Spock is the online leader in personal search, helping users find and discover people. With over one hundred million people already indexed and millions added every day, Spock is building the broadest and deepest people specific search engine.
Putting aside the amusing claim of a beta service that most people have never heard of being "the online leader", their sign-up flow is kind of spooky. I just attempted to go through it and gave up at step #2.
In step #1 I was asked to enter my first and last name, gender, and click a couple of checkboxes (yes, I'm over 13 and, yes, I've read your terms of service (actually I haven't... who ever does?)). Easy enough.
Then came step #2 which looks exactly like this:
That's right. They want me to provide my username and password for the on-line services that may contain some of my most sensitive information, including: Gmail, Plaxo, Yahoo, Hotmail, and AOL.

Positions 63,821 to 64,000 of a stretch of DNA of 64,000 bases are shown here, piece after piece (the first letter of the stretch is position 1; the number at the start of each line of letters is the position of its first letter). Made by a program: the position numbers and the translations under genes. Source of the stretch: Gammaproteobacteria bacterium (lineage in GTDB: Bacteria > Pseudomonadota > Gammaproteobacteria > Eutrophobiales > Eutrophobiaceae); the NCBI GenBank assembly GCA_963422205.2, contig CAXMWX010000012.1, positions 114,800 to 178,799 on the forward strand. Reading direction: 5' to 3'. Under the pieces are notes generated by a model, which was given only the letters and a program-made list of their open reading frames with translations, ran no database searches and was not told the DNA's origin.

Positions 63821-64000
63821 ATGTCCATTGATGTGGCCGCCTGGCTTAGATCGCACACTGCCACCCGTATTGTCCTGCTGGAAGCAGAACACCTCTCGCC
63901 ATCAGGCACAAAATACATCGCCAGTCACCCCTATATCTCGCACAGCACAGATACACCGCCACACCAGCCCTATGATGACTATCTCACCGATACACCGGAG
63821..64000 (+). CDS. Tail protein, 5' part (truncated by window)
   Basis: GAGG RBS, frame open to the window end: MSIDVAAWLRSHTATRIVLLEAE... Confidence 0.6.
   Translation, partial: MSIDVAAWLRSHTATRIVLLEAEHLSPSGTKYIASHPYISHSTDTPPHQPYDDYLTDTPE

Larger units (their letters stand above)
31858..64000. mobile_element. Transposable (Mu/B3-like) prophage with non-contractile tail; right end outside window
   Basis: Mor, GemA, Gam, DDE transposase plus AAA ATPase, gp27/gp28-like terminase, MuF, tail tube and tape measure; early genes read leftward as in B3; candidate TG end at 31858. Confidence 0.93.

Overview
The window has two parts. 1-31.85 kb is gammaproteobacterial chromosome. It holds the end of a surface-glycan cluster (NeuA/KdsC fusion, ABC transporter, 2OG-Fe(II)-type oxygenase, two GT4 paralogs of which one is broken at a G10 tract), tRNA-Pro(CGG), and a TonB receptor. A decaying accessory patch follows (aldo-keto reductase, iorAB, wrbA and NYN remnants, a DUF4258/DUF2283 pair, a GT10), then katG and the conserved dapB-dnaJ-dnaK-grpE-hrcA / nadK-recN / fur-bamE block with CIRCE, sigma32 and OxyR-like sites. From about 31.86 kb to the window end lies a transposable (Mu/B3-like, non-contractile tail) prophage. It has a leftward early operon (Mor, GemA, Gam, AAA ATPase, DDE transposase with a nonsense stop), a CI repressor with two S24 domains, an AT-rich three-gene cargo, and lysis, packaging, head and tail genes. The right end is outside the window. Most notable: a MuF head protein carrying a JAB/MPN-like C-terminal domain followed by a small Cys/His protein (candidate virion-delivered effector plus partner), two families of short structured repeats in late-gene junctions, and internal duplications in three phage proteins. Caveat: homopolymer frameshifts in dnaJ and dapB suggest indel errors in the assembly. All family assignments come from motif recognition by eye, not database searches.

I can't think of a very polite way to say "no fucking way", so I won't even try. There wasn't a button for that.
You see, while they make several promises on that page, there's no way to verify them and no notion of what my recourse would be if they're broken. That's a pretty high price to pay to test out a service that I may never need.
I guess I should see this as a request for address book access in the Yahoo! Mail API. But all those services would probably need address book and/or contacts APIs before Spock would stop trying to convince users to give away their passwords (likely in violation of the TOS for each one).
Posted by jzawodn at August 12, 2007 06:43 PM